#1861: Willa Cather to Elsie Cather, July 14 [1934]

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Dearest Sister1:

I am writing in bed after packing all day. Thank you for your letter from Hastings4. I am so glad Bess5 is there6 and that she has no cancer. Oh that heat! Every morning for weeks I open the Tribune7 before breakfast and look at the temperatures reported from Omaha8, Kansas City9, and Denver10, always hoping it will say "rain and cooler" and it never does. Minnesota11 and Wisconsin12 are just as bad. My heart is heavy for you all, and especially for the old people. If I were a Catholic I'd be sure this world is being punished for its new ways of thinking and behaving.

The heat was 100 to 110 here2 right along for the two weeks when I was finishing my book13, but I did not mind it much. This apartment14 was usually cool in the mornings, and Josephine15 was always so jolly and resourceful. My poor typist16 could not keep my manuscript clean—the purple ink ran and smeared on the pages, and for the first time I sent in dirty manuscripts to both the magazine and to Alfred Knopf17.

Both Alfred and the W. H. Companion18 are very much excited about the story. Three weeks ago I sent a rough draft to Jan Hambourg19 for musical corrections. Yesterday I got a cable which reads:

"Lucy unquestionably your finest work. Beautiful, rich, inevitable complete. Like Brahms B major trio.

Isabelle20 Jan"

It's by no means my finest book; but the design it good, I think. The first part is written for the last. It would all be much better if I had not had to drop it entirely for nearly four months, just when I was going strong. I never got back the same enthusiasm.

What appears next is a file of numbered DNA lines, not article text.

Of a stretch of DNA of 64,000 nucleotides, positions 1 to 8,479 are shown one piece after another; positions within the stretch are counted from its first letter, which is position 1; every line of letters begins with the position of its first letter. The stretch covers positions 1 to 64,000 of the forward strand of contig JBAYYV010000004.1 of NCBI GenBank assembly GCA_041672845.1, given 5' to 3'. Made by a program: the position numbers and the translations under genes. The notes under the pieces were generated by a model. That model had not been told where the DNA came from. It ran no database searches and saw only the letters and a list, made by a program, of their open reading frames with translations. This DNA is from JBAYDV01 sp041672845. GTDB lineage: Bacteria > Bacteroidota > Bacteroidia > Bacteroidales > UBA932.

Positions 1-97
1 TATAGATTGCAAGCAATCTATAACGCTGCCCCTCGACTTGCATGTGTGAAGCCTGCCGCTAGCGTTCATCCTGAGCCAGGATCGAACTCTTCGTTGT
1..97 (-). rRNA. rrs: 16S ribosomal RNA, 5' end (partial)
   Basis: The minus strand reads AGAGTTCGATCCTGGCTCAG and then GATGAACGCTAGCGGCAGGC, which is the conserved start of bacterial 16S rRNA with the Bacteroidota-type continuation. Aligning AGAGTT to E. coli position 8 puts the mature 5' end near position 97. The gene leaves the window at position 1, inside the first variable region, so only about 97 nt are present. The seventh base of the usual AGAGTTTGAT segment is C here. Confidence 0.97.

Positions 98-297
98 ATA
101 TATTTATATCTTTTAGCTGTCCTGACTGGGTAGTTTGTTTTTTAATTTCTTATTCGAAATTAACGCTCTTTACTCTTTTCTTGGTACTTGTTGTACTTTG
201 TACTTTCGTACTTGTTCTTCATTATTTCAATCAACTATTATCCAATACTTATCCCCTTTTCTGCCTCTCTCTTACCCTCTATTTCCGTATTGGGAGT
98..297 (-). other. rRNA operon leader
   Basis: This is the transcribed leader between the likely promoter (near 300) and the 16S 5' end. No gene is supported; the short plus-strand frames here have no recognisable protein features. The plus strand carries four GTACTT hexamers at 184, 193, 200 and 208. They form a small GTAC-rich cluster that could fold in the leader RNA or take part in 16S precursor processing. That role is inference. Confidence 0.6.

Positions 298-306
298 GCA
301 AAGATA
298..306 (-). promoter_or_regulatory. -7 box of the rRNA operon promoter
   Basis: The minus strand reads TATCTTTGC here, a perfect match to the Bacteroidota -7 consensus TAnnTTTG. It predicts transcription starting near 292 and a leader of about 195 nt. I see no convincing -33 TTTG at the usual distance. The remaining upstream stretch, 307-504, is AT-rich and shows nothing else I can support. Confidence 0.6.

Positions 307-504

Now I am sending you another check, for it takes days to get to Grand Manan21, and some days to get settled after we22 arrive. You might need something for Doctor or hospital before I can write you again.

Virginia23 cried bitterly when I told her Bess was so ill. She said some of the best memories she had were connected with her Aunt Bessie.

I see by the paper that Charles24 is at home! Pleasant, I should think. What do the townspeople think of Will Auld25? Do you ever see any of them, of the Aulds, I mean? So it turns out that Bess has helped to pay for Tom's26 schooling! I can never have much respect for that young man, I'm afraid.

Elsie, I wish you would use some of this check to get one of those new oscillating electric fans for your bedroom—they are almost noiseless and they saved my life in the hot stuffy room of the Grosvenor hotel27. Changing the air does refresh the body.

I feel guilty to be going off to a cool place, dear Bobbie, but after two weeks I'll have my proofs to read, and I could never do that in Red Cloud3 in the heat. I expect you think I'm pretty selfish, but if you could read the hundreds of letters that come in to me all the time (to the office, too) you would have to believe that my books do give pleasure to the intelligent and the sick and the unfortunate, as well as giving fools and tonguey women something to talk about. They do more for more people than I could personally do if I were as strong as iron and devoted my whole life to good works. I don't write 'em with that purpose, but they have that result. Any kind of integrity helps in this world, and I have my own kind.

With love, dear sister, and thinking of you and what you are up against, every hour in the day, Willie
Miss Elsie. M. Cather1 Red Cloud 3 Nebraska NEW YORK, N.Y. STA Y2 Jul 14 1934 11 PM